Dubai: A drunk traveller lost his appeal and will be jailed for six months for beating a policeman who dragged him back into the airport’s building after he had walked into a prohibited zone.

The 33-year-old Russian traveller was drunk when he opened the door of a prohibited zone at the Dubai International Airport and walked towards the aircraft area on the runway in November 2017.

As he walked on the tarmac, a duty policeman chased the Russian defendant to stop him and bring him back into the airport’s building.

The irresponsible suspect refused go back to the airport building when the policeman asked him to do so, so the latter had to drag him back.

When the policeman was doing his job, the Russian resisted and assaulted the policeman.

In February, the Dubai Court of First Instance convicted the Russian of beating the policeman and injuring him.

The accused appealed the primary judgement before the Appeal Court and sought to be acquitted.

Meanwhile, prosecutors also appealed and asked the appellate court to stiffen the punishment.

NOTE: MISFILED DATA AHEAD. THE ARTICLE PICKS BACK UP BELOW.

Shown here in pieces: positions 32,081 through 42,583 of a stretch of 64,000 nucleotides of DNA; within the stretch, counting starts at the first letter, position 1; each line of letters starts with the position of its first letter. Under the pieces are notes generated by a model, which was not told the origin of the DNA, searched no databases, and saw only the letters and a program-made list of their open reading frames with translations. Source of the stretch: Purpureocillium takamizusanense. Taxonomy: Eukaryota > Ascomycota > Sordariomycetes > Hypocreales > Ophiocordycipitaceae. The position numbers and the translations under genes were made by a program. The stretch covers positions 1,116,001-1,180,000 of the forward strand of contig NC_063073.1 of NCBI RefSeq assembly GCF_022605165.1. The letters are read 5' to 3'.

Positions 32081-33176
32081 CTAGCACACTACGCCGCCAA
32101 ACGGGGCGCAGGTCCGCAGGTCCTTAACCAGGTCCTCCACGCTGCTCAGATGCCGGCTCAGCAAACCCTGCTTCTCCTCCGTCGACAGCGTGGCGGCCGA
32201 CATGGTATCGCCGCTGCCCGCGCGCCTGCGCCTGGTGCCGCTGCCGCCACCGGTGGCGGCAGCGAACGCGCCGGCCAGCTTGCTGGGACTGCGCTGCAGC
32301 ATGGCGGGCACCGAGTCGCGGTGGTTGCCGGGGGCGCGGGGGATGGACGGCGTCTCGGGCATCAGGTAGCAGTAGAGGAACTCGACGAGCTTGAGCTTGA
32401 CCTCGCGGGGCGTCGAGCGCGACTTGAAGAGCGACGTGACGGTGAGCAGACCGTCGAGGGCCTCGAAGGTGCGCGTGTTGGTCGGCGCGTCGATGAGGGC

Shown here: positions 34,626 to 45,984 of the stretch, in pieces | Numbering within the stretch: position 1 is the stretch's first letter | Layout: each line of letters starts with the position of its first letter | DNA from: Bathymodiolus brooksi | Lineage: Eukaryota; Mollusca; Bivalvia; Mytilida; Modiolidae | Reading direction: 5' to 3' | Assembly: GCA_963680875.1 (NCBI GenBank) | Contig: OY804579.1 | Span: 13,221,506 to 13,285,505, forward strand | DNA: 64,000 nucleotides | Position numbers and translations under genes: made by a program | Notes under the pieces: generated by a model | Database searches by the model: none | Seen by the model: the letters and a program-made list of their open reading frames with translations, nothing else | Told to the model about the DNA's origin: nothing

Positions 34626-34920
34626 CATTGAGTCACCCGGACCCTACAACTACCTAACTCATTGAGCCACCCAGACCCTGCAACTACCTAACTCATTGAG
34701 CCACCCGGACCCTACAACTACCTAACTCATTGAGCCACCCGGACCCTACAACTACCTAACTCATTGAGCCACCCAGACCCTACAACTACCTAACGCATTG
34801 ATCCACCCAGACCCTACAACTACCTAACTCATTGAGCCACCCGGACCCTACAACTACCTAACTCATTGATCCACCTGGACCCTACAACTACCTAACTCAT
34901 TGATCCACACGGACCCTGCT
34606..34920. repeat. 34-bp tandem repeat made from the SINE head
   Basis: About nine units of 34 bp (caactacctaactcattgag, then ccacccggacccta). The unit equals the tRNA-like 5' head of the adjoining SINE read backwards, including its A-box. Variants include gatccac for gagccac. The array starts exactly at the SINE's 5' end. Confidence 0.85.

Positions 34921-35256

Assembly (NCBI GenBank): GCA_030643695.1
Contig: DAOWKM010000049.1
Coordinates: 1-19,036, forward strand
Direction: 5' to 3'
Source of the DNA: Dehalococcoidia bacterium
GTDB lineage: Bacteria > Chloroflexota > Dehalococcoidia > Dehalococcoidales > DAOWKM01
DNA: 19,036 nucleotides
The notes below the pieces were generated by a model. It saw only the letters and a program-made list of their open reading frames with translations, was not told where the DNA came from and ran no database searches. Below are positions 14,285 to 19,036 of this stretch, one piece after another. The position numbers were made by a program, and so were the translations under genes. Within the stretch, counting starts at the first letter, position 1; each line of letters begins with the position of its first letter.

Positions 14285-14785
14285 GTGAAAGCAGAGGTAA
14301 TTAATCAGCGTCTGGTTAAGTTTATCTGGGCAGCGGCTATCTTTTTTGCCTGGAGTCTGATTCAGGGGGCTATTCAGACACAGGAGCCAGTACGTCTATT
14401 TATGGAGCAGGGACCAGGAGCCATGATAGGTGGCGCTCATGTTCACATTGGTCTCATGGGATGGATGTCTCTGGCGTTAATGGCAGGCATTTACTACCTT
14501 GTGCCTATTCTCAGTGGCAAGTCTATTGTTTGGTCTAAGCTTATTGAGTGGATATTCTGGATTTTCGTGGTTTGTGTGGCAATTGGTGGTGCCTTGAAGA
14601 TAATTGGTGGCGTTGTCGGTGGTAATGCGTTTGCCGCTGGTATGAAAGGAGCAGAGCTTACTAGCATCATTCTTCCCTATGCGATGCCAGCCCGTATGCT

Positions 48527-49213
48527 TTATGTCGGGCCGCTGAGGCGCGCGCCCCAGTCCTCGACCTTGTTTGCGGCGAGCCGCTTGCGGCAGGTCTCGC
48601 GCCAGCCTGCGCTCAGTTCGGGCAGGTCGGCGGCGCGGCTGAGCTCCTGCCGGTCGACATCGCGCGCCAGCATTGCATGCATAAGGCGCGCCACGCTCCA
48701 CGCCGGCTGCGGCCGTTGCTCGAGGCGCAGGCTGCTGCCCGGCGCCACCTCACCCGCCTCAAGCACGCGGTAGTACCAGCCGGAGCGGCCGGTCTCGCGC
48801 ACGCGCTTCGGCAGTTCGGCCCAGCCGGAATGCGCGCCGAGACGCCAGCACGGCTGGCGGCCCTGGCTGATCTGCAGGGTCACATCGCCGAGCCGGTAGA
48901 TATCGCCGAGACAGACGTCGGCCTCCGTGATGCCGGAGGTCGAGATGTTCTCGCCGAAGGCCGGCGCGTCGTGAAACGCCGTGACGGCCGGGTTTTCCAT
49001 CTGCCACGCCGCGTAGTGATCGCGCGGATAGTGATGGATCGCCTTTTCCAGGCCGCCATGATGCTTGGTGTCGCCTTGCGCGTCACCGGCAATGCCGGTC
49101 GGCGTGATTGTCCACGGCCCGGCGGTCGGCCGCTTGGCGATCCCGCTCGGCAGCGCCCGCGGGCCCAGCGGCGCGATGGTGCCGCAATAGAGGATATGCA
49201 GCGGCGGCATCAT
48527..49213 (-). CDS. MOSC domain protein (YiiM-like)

Presiding judge Saeed Salem Bin Sarm rejected both appeals and upheld the six-month jail term.

The accused, who had pleaded not guilty, will be deported after serving the jail term.

The Misdemeanours Court fined the Russian Dh3,000 for consuming liquor.

The victim said he was at his duty station when he was alerted that the defendant opened an emergency door and walked out towards the tarmac.

“The defendant entered a prohibited zone where nobody is allowed to go due to the potential risks it exposes to aircraft movement. I went towards the suspect and asked him to come back. He disregarded me and continued walking. I asked him again and when he didn’t respond, I grabbed him. He resisted ferociously and beat me. He pushed me, jabbed his two fingers in my eyes, kicked me in my belly and ran away. My injuries impeded me from chasing him but I contacted my co-workers and notified them about what had happened,” he claimed said.

The appellate ruling remains subject to appeal before the Cassation Court.